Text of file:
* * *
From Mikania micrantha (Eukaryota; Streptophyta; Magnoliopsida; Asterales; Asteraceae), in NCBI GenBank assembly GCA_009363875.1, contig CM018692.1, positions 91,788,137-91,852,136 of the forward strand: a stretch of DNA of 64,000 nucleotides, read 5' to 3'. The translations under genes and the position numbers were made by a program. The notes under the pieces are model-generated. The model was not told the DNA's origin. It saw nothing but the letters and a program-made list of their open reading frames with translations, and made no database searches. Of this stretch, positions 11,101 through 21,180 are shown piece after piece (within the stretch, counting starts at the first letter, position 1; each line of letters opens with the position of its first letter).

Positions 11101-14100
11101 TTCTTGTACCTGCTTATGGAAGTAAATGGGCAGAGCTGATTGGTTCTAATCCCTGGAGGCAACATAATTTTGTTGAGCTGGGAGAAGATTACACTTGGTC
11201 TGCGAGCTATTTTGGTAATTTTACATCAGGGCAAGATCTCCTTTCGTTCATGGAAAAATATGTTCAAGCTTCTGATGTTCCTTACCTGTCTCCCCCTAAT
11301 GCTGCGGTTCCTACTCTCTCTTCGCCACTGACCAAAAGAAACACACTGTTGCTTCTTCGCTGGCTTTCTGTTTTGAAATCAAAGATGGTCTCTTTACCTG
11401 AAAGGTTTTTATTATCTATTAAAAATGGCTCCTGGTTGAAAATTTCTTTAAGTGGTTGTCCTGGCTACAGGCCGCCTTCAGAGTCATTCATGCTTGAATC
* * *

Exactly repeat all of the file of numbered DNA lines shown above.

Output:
From Mikania micrantha (Eukaryota; Streptophyta; Magnoliopsida; Asterales; Asteraceae), in NCBI GenBank assembly GCA_009363875.1, contig CM018692.1, positions 91,788,137-91,852,136 of the forward strand: a stretch of DNA of 64,000 nucleotides, read 5' to 3'. The translations under genes and the position numbers were made by a program. The notes under the pieces are model-generated. The model was not told the DNA's origin. It saw nothing but the letters and a program-made list of their open reading frames with translations, and made no database searches. Of this stretch, positions 11,101 through 21,180 are shown piece after piece (within the stretch, counting starts at the first letter, position 1; each line of letters opens with the position of its first letter).

Positions 11101-14100
11101 TTCTTGTACCTGCTTATGGAAGTAAATGGGCAGAGCTGATTGGTTCTAATCCCTGGAGGCAACATAATTTTGTTGAGCTGGGAGAAGATTACACTTGGTC
11201 TGCGAGCTATTTTGGTAATTTTACATCAGGGCAAGATCTCCTTTCGTTCATGGAAAAATATGTTCAAGCTTCTGATGTTCCTTACCTGTCTCCCCCTAAT
11301 GCTGCGGTTCCTACTCTCTCTTCGCCACTGACCAAAAGAAACACACTGTTGCTTCTTCGCTGGCTTTCTGTTTTGAAATCAAAGATGGTCTCTTTACCTG
11401 AAAGGTTTTTATTATCTATTAAAAATGGCTCCTGGTTGAAAATTTCTTTAAGTGGTTGTCCTGGCTACAGGCCGCCTTCAGAGTCATTCATGCTTGAATC